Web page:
It can be truly said of Adelaide di Borgogna that, like a rose, it bloomed but a day - l’espace d’un matin.’ First performed in Rome on 27 December 1817, it enjoyed very few revivals. In 2011 the Rossini Festival in Pesaro presented the second staged performance of Adelaide di Borgogna since 1825. It stars sought-after mezzo Daniela Barcellona as Ottone, young Australian soprano Jessica Pratt, who possesses a natural-born bel canto voice, in the role of Adelaide, and Bogdan Mihai gives proof of his versatile coloratura-tenor…
Maybe you’ve come across this plot before: a damsel-in-distress is saved by a knight in shining armour. This is the standard ‘fairy tale’ we all learned as children. Yet the surprising thing about Adelaide di Borgogna is that the story is true. Oh yes: in an important but rarely remembered piece of Italian history, Otto II, emperor of Germany, came to the rescue of Adelaide, widow of Lotario, king of Italy. And what did Rossini do with this? He covered it, as always, with the most beautiful music, writing arias, duets, quartets and finales to melt your hearts. This is virtually guaranteed to happen when Jennifer Larmore and Majella Cullagh bring their amazing voices together in one of those moments that recording producers pray for. But the joys in this recording are not confined to the contributions of those talented ladies. Bruce Ford, once again the bad guy, is at his virile best with his father, Mirco Palazzi, at one elbow and Rebecca Bottone, as his mother, at the other. This trio of malcontents doesn’t have much chance against Cullagh, who has a formidable aria just before the end of the evening. But Larmore, as Ottone, puts the seal of triumph on the whole evening with a rondo finale of outstanding verve and panache.
Gioachino Rossini’s opera Adelaide di Borgogna was completed quickly even for that quite prolific composer, premiering less than seven weeks after his previous work, Armida, in a different theater (Teatro Argentina) in a different town (Rome). The libretto, by Giovanni Federico Schmidt, is an old-fashioned opera seria about an Italian queen, Adelaide, whose husband has been defeated and killed by the usurper Berengario and his son, Adelberto in 10th-century Italy. Adelaide’s apparent only choice is to be ignobly forced to marry the son to give a degree of political legitimacy to the new regime. She, however, sends out supplications to Otto (Ottone), the Emperor of Germany, who comes south with his forces to rescue her and fall in love with her. Battle ensues, Berengario becomes a hostage for whom the son will not trade away Adelaide, even at his mother’s impassioned pleading. Mom helps the former queen to escape, Otto is triumphant in battle, and Adelaide is restored to her royal station at the side of Otto. So much for turning Italy over to the Germans, they were much more difficult to get rid of.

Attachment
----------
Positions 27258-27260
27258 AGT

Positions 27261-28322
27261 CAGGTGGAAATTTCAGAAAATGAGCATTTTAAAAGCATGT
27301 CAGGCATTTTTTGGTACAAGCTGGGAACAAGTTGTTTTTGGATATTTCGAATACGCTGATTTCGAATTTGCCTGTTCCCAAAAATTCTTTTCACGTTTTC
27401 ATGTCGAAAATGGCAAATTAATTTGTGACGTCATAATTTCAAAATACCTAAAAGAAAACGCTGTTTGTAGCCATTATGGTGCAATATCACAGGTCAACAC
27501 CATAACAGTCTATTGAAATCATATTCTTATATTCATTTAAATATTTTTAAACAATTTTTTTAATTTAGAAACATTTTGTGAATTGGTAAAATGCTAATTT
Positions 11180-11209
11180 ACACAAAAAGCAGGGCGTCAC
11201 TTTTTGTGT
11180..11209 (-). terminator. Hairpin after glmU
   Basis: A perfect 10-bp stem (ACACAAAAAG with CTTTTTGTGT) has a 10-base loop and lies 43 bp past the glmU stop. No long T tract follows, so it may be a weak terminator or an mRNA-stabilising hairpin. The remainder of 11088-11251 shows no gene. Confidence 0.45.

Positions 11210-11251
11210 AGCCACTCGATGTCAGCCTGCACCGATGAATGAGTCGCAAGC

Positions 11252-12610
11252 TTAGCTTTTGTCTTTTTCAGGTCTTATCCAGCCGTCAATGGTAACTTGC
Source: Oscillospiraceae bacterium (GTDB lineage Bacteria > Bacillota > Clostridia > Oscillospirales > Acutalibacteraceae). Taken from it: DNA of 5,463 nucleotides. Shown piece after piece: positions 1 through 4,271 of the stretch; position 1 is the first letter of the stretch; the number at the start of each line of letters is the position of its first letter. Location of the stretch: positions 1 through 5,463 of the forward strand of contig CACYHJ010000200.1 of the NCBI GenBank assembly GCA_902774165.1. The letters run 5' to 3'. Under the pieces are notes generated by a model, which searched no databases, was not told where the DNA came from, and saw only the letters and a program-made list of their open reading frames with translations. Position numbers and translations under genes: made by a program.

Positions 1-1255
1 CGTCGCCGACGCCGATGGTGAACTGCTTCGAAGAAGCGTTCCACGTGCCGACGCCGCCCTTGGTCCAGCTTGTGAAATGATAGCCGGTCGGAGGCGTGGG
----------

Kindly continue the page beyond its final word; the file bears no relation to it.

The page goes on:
It can be truly said of Adelaide di Borgogna that, like a rose, it bloomed but a day - l’espace d’un matin.” First performed in Rome on the 27th December 1817, it enjoyed very few revivals. In 2011 the Rossini Festival in Pesaro presented the second staged performance of Adelaide di Borgogna since 1825. The story of the opera was taken from a historical event that took place in the medieval period, marking the end of an independent Italian kingdom and leading to the birth of the German Holy Roman Empire through the efforts of Otto I of Saxony. Caught between political rivalry and the love of two men, Adelaide of Burgundy struggles to fight for her people and chooses Otto, the better ruler, for herself and her kingdom.
„It can be truly said of Adelaide di Borgogna that, like a rose, it bloomed but a day - l’espace d’un matin.” First performed in Rome on the 27th December 1817, it enjoyed very few revivals. In 2011 the Rossini Festival in Pesaro presented the second staged performance of Adelaide di Borgogna since 1825.
Countertenor performances of 19th century opera are a historical and, ultimately, true novelty. This said, for those who love the sound of the countertenor voice and want to give it a try, there are several factors that recommend this release by countertenor Franco Fagioli, with the small orchestra Armonia Atenea under George Petrou. First is that castrati were still around in Rossini's time, although on the decline, and the composer was reportedly intrigued by their voices. Second, Fagioli, unlike the vast majority of other countertenors, studied bel canto singing rather than Baroque repertory exclusively, and a certain distance present in the work of other countertenors is absent here. And third, and most important, is Fagioli's voice itself. Of the countertenors active today, he's the one with the range, the power, the attitude to make you suspend disbelief and think for a moment that you're actually listening to a castrato. He enters into the various Rossini roles represented on this recording, several of which were mezzo-soprano "pants" roles; this adds to the layers of identity-switching happening, and the parts hit Fagioli's vocal sweet spot. A bonus is that several of these are from Rossini opere serie that are little played or recorded.